Recently, NHRs have been shown to exert control on nutritional homeostasis by regulating the expression of four different members of the FGF family [25, 56]. FGFs are secreted heparan sulphate-binding proteins that act locally by signalling through FGF receptors and are typically involved in cell growth, angiogenesis and wound healing [57, 58]. In contrast, the endocrine FGFs (FGF 19, 21 and 23) have poor affinity for heparan sulphate and therefore circulate rather than being immobilised in the extracellular matrix [58]. While the classical, paracrine FGFs require heparan sulphate for proper activation of FGF receptors, the endocrine FGFs require the α or β Klotho co-receptors for signalling [56, 59]. The endocrine FGFs have received much attention for their role as metabolic regulators and are controlled by NHRs (Fig. 1a). While FGF23, through its interaction with the vitamin D receptor, has been shown to be critical for controlling vitamin D metabolism, we will focus on the FXR–FGF19 and PPAR–FGF21 signalling pathways because of their relevance during feast and famine [56] (Fig. 3).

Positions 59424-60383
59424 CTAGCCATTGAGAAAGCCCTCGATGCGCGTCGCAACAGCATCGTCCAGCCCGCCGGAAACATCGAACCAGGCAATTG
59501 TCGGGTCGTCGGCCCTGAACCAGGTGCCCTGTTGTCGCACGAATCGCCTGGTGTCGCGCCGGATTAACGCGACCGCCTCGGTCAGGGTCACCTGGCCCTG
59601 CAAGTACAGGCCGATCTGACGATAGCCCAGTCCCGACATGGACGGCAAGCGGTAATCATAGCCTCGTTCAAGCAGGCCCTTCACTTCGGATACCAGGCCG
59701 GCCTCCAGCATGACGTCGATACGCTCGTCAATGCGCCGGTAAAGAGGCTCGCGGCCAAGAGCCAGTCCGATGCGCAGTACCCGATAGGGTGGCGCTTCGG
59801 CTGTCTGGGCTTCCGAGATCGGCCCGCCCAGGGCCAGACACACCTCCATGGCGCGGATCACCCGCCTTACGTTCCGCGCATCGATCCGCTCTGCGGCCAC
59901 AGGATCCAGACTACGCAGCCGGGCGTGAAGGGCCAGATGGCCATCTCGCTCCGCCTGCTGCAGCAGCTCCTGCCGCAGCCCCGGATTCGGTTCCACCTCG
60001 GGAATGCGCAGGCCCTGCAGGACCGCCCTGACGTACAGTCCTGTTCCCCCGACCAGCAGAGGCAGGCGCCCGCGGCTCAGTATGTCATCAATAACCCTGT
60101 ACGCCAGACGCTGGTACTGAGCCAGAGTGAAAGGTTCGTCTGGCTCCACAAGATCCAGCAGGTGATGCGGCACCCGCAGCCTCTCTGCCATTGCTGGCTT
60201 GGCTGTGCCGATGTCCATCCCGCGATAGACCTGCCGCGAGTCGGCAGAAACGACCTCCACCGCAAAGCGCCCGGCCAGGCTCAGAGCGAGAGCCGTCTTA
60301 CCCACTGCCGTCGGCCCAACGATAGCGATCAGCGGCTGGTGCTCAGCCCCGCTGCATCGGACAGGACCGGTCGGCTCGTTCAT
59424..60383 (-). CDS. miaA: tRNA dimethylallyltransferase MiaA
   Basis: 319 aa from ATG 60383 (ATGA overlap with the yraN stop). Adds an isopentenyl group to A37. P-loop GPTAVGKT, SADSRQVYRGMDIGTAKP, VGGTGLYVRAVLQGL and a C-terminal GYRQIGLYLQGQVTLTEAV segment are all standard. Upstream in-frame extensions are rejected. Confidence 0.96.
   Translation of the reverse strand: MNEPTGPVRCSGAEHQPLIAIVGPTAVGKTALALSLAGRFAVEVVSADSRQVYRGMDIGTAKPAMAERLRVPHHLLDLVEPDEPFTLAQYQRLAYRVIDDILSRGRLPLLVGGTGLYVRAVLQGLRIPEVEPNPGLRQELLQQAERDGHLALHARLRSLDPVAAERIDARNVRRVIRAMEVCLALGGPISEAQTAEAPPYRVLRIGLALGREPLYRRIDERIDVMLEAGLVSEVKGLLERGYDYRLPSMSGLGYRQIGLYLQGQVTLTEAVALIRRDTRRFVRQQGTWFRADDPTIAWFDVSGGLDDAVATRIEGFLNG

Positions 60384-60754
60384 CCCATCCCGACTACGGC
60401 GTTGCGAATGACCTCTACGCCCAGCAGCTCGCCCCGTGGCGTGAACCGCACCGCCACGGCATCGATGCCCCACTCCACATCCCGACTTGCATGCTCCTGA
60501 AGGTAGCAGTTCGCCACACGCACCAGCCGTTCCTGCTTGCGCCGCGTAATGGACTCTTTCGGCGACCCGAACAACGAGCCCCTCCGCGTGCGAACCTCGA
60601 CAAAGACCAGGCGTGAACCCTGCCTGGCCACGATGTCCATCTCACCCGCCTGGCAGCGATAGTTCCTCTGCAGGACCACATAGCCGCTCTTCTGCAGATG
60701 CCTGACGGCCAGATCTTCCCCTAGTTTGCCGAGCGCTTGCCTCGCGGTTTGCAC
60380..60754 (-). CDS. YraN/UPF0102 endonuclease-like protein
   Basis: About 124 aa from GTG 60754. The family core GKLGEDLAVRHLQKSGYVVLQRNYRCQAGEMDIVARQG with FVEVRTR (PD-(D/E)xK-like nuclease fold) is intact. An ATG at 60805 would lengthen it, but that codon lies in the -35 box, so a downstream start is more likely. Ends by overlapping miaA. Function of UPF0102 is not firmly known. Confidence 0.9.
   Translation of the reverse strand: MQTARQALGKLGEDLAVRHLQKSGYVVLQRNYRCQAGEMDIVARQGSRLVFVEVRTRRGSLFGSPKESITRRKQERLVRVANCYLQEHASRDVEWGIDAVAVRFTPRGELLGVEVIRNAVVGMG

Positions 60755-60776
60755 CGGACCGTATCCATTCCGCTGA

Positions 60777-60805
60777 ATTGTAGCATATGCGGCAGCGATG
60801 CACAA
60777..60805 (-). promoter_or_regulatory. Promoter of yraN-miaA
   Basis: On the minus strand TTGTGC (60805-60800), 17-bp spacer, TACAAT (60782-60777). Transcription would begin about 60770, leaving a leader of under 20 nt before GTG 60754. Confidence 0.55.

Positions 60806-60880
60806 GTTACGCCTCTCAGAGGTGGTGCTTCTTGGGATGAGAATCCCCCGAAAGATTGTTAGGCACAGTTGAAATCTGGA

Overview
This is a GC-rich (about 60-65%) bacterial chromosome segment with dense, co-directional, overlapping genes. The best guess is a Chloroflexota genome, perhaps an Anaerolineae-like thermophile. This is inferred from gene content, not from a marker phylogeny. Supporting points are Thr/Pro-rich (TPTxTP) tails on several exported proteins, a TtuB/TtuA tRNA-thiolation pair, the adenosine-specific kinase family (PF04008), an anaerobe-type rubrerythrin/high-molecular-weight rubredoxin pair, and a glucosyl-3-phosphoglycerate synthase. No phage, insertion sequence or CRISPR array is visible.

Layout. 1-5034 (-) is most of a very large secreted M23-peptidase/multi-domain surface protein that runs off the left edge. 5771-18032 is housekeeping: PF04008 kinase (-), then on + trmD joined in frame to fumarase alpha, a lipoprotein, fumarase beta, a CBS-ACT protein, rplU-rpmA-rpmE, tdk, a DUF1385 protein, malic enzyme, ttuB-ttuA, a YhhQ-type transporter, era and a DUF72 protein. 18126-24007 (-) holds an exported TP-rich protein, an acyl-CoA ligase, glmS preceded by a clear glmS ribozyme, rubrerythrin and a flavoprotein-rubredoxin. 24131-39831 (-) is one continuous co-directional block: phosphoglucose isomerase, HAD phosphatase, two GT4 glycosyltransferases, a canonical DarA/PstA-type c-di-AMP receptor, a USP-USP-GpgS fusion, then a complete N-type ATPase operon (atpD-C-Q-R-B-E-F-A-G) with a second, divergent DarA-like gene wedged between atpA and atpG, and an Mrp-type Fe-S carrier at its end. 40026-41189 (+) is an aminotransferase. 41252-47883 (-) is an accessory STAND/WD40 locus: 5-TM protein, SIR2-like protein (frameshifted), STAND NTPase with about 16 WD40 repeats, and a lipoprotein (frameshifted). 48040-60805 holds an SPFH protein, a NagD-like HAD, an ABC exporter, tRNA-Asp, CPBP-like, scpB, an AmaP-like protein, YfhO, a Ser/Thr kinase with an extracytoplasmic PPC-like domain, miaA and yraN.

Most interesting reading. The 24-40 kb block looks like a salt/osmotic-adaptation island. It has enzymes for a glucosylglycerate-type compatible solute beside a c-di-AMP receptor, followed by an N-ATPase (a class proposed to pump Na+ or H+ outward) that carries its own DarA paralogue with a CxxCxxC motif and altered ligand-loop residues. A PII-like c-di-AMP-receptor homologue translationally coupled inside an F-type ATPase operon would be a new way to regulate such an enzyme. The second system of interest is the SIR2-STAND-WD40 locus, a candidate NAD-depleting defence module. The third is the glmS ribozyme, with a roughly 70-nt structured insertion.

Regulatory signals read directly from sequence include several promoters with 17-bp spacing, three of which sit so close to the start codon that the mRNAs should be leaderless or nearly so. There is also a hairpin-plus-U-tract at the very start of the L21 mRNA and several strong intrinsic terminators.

Fig. 3

NHR–FGF interface during feast and famine. During the fed state PPARγ, which is activated by fatty acids, increases the expression of both FGF1 and FGF21 to promote adipose remodelling and adipocyte differentiation, respectively. During the fed state, bile acids activate FXR, which increases the expression of FGF15/19 to promote bile acid homeostasis. During the fasted state, fatty acids activate PPARα to control energy homeostasis